Also, Lucy and the other housewives always tried to look pretty everyday. Sure, there were some scenes were Lucy still had her nightclothes on looking half out of it in the morning, but for the most part women strived to look good and act like ladies. In one episode Ricky even commented that Lucy thinks she’s naked (or was it niked) without lipstick on and in one episode Ethel was saying how she couldn’t get on the subway wearing jeans. Of course, Lucy belonged to the middle class. The amount of money that she threw around on the show for clothes, redecorating the house, going to get her hair done every couple of weeks, and fixing all the problems she caused with her schemes would be considered outrageous by most even in 2014 dollars. But it is nice to see a time when women actually strove to look good and take care of themselves and a time when men were in charge. Also nice is that Ricky most often wears a suit.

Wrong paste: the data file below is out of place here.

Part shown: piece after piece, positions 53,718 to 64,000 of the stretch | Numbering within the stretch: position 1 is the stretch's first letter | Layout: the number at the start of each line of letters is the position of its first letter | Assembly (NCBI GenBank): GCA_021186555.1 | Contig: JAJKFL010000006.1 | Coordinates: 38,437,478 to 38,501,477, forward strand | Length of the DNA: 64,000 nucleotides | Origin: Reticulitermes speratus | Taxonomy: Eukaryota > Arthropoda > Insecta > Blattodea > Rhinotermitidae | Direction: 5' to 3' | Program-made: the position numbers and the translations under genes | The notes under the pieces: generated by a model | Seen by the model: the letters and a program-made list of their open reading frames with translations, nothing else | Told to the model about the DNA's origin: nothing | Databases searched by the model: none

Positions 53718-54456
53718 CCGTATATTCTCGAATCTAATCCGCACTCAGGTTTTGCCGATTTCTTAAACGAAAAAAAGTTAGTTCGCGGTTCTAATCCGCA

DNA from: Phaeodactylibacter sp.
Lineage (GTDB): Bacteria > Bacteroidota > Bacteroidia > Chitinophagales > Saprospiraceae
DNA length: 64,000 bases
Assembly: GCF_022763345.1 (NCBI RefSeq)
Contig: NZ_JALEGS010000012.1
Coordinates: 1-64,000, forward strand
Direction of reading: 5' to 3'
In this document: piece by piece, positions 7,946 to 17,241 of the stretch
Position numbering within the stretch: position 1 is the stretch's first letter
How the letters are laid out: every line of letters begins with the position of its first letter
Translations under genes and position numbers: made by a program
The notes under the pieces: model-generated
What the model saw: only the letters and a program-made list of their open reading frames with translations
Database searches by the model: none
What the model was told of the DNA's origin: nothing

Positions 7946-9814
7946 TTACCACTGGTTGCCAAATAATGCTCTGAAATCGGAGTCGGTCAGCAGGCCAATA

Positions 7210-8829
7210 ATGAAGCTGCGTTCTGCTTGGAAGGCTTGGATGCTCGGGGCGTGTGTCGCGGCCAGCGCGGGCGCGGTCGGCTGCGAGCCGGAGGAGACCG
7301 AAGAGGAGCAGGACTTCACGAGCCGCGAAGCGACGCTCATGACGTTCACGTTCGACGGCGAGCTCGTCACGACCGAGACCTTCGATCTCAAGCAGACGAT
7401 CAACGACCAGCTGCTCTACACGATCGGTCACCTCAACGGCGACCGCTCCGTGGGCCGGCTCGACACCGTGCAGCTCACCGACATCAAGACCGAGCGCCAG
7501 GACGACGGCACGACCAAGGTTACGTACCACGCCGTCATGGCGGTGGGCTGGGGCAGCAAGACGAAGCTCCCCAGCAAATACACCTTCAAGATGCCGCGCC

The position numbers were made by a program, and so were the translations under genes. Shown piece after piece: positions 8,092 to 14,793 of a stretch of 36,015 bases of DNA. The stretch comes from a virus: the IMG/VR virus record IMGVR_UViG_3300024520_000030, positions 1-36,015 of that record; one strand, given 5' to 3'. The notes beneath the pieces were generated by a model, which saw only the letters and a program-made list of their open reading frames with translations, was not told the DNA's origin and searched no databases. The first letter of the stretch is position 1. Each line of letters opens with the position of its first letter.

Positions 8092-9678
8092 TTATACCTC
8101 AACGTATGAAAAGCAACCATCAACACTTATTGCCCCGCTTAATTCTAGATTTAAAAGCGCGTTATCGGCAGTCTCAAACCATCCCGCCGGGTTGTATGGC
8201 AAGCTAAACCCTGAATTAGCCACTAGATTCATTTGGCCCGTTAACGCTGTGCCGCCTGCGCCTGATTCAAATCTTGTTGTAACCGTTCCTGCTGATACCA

By now all of the main characters of the show (save for, I believe, the man who played Little Ricky) are all deceased. In fact, many were deceased before I was ever even born. Also deceased are the old ways. The saddest thing of all is the thought that the prosperity and much stabler gender relations of the past depicted in the shows and movies of yesteryear may never come back. But at least we may catch a glimpse of better times through the entertainment of old.